In my view, a trade war between the US and China is the key risk to the global economy. In a world of integrated supply chains and connected financial markets, its impact is bound to spill beyond their borders and affect the global economy. All eyes are now turned to the June 28 G-20 summit, where the two countries’ presidents are expected to meet. What could this all mean for emerging market (EM) growth and central bank policy? I explore this question below.
Will the G-20 summit bring a truce?
US-China trade tensions have intensified since May, although they have been a concern for investors since early 2018 when the US announced the first tariffs on Chinese imports. In the interim period, we have gone from a tit-for-tat escalation of tariffs to intense engagement and expectations of an imminent deal, and most recently, to a breakdown in talks and further escalation (see table below). We will soon find out if there is light at the end of this tunnel or we are at the brink of an outright trade war.
Recent rhetoric suggests a hardening of positions on both sides. Hence, I do not expect trade tensions to be completely resolved at the G-20 meeting between US President Donald Trump and Chinese President Xi Jinping. Nonetheless, another truce may materialize, avoiding further escalation of tariffs and various other non-tariff barriers, and resumption of talks that could lead to an eventual deal later in 2019 or early 2020.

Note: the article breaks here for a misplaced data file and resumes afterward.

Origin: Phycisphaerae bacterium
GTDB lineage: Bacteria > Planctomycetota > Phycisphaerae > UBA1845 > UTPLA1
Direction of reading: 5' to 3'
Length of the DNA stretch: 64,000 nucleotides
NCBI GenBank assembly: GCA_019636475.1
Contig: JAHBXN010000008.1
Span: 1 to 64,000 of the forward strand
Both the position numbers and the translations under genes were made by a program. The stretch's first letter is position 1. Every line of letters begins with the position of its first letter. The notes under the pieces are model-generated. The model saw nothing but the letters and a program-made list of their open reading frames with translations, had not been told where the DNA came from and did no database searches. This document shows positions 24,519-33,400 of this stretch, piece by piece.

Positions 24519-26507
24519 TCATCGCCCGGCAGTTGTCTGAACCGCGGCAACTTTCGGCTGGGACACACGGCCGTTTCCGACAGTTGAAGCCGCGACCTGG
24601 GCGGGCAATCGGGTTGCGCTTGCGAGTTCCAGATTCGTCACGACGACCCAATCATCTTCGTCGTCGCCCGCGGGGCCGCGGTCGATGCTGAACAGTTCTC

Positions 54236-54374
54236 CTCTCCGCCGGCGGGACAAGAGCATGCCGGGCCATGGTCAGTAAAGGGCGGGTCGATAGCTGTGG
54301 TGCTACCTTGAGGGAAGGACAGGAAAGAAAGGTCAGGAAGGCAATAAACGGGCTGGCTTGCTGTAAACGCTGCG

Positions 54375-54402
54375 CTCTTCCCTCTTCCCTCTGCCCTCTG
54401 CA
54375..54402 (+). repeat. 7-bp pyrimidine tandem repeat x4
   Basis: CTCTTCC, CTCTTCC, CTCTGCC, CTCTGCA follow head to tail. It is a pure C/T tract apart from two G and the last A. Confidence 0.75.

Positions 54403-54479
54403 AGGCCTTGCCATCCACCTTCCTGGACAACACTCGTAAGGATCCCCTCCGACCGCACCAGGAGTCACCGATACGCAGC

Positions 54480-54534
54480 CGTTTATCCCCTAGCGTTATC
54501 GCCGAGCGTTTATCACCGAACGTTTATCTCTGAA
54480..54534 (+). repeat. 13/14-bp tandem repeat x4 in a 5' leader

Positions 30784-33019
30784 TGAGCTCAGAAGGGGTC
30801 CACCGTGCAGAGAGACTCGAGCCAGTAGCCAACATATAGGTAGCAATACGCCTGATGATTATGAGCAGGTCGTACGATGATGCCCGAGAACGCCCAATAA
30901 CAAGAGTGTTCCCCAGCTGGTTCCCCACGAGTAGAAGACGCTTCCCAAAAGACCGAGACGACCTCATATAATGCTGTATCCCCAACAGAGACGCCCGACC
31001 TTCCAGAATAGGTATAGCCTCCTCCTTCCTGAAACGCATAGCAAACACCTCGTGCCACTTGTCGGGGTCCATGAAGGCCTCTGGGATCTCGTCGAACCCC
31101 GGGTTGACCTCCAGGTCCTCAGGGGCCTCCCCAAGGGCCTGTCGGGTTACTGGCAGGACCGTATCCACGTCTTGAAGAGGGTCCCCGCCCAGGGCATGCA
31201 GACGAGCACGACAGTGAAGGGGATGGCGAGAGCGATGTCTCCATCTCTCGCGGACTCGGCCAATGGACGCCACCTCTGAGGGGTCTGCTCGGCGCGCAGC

Then there is the question of the form that such a deal may take. The trade dispute between the US and China is now broader than tariffs and has been extended to security and technology issues.1 Even if a trade deal could be reached to save the day, we think the strategic competition between the two countries will be one of the defining themes for the next few decades at least, with repercussions for the global economy and emerging markets. In the medium-to-long term, this could generate losers and winners in certain situations as countries change trading partners and supply chains adjust to the new geopolitics.2 Nonetheless, I believe everyone would eventually lose overall as global growth prospects decline in an environment of protracted geopolitical tensions and de-globalization of production chains.